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by Priya Ferrie |

Excerpt from Renegade Beauty by Nadine Artemis, founder of Living Libations

Although tubes of water-based lubes sound safe for the skin, the main ingredient glycerin and the preservatives used are toxic. Glycerin is heavily processed and contains residual chemicals. Additionally, glycerin is a sugar, which contributes to the development of infections, as sugar feeds yeasts and bacteria. 

Synthetic lubes are momentary petal-plumpers, offering only a very temporary lubrication with the consequence of long-term drought. Researchers have demonstrated that the ingredients of drugstore lubes dehydrate and disorganize cells.

Remember the high school chemistry class on osmosis: our cells seek a state of equilibrium. Synthetic ingredients throw our cells off kilter due to osmolarity; to maintain balance on both sides of the cell wall, the cell releases water to dilute the sugar, glycerin, and other synthetic substances outside of the cells. This dehydrates the cell and causes cellular and epithelial damage to the vagina.Charlene S. Dezzutti, a professor of obstetrics, gynaecology, and reproductive sciences, reported that these substances make the “cells shrivel up to the point that they look like little raisins under a microscope.” Cellular raisins! It does not seem sensual to use a love lube that actually produces parched cellular raisins in the yoni.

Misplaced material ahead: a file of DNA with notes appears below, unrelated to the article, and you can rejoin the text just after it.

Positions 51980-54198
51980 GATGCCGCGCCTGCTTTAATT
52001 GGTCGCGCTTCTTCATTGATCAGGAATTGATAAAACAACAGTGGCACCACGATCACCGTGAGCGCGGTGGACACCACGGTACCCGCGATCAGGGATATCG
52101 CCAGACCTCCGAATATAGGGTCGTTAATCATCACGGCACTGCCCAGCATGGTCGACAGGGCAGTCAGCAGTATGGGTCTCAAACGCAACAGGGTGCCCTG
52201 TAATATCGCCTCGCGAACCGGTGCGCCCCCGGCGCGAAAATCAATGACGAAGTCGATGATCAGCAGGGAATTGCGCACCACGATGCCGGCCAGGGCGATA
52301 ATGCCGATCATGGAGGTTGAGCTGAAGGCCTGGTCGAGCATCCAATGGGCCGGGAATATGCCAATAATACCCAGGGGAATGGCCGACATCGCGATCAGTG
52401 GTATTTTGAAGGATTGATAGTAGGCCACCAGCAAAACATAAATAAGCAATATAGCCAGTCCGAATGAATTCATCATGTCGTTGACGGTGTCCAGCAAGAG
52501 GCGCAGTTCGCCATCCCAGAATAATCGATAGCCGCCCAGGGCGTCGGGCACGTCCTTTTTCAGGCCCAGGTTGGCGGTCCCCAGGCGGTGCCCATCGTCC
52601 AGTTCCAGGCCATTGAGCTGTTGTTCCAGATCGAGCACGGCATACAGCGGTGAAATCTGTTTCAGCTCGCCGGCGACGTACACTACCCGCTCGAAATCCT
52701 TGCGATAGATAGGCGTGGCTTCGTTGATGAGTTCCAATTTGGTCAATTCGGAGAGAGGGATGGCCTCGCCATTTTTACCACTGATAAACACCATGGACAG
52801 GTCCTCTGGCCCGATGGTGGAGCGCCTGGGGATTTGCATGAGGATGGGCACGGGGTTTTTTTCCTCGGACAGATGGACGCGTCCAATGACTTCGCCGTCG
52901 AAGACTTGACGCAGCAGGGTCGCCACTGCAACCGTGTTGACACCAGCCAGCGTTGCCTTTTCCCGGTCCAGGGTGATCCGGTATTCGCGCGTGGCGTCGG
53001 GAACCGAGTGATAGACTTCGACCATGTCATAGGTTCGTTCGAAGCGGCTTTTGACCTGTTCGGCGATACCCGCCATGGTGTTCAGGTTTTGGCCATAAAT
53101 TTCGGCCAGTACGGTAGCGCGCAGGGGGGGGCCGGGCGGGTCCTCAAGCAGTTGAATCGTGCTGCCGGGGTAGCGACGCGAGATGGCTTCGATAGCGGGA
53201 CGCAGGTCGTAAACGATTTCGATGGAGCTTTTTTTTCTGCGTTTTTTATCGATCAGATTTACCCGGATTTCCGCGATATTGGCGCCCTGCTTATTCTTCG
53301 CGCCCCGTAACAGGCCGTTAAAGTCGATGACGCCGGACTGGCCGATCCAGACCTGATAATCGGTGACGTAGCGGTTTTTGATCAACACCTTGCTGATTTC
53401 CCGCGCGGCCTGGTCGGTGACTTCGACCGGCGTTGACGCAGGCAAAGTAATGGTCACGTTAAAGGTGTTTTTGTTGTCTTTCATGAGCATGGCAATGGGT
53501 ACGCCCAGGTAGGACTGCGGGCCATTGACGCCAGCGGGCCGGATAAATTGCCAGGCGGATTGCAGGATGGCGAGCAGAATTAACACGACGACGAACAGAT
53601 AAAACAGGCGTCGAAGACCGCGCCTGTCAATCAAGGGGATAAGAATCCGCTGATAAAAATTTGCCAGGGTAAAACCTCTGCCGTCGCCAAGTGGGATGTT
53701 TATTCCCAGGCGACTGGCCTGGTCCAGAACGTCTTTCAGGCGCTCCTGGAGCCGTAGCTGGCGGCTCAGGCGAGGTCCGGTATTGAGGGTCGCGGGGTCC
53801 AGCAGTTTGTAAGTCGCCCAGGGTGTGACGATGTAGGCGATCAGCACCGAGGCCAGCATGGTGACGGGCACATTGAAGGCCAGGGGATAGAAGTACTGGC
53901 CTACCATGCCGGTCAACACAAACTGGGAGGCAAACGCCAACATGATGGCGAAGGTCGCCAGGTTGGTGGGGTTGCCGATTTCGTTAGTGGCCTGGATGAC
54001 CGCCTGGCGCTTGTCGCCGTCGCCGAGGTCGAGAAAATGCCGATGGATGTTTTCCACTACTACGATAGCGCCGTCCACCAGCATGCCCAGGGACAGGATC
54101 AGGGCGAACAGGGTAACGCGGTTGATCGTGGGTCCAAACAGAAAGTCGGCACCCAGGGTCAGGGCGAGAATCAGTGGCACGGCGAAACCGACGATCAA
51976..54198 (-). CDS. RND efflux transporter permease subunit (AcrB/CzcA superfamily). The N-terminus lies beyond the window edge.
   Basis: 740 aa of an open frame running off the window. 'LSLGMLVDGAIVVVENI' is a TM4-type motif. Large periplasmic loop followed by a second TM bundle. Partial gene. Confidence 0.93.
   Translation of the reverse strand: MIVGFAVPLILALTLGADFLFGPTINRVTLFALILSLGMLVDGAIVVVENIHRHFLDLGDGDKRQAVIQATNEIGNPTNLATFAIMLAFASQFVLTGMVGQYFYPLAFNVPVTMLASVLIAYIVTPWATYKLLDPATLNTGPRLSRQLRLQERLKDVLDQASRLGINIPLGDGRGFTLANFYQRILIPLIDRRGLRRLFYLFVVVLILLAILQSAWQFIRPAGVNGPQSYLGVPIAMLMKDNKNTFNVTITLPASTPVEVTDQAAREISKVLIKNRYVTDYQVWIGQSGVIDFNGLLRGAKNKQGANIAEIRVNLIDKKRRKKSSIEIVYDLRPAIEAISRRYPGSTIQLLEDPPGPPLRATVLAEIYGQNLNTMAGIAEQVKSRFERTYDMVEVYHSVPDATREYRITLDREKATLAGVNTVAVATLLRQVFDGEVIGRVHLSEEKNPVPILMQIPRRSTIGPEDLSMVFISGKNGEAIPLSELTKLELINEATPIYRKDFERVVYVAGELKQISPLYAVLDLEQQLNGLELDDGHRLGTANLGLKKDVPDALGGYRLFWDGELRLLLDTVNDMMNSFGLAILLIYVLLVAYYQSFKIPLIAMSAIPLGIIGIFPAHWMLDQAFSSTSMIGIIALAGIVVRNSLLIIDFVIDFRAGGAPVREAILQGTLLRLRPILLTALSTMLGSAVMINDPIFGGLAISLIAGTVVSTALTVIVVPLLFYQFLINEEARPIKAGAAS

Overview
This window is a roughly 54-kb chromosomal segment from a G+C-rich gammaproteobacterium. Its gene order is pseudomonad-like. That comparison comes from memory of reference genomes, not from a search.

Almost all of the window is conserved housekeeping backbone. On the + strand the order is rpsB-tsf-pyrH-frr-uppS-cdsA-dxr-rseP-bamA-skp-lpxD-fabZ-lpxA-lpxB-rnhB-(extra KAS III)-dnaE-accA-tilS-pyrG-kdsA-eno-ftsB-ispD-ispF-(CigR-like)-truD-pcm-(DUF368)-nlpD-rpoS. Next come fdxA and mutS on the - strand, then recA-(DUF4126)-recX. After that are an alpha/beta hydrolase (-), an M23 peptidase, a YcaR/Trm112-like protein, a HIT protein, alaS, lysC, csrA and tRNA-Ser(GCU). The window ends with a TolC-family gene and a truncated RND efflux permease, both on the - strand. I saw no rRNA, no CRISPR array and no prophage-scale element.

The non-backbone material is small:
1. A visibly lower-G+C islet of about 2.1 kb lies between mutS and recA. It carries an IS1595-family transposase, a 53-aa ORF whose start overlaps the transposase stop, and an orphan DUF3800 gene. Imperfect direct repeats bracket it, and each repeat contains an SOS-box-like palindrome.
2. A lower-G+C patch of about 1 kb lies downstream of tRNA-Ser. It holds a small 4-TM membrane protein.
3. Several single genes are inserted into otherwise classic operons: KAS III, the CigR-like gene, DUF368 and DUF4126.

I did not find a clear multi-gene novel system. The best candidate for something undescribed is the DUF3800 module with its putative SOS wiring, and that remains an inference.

When these cells dry up, they die and exfoliate from the epithelium, weakening the yoni’s defenses and making it increasingly vulnerable to imbalances. A popular Jelly lubricant killed all three species of Lactobacilli on contact. Richard Cone, a biophysicist at Johns Hopkins University, has stated that “virtually all sex lubricants need to be reformulated.”

Furthermore, these cell-shriveling lubricants are known for their fertility failure. Researchers found that all commercial lubricants impaired the sperm’s overall motility.

We recommend Venus Love Lube by Living Libations.  Click to shop.


Lauren K. Wolf, “Studies Raise Questions about Safety of Personal Lubricants,” Chemical and Engineering News 90, no. 50: 46–47.


  1. Anderson, S. E. Lewis, and N. McClure, “The Effects of Coital Lubricants on Sperm Motility in Vitro,”Human Reproduction13, no. 12 (December 1998): 3351–3356.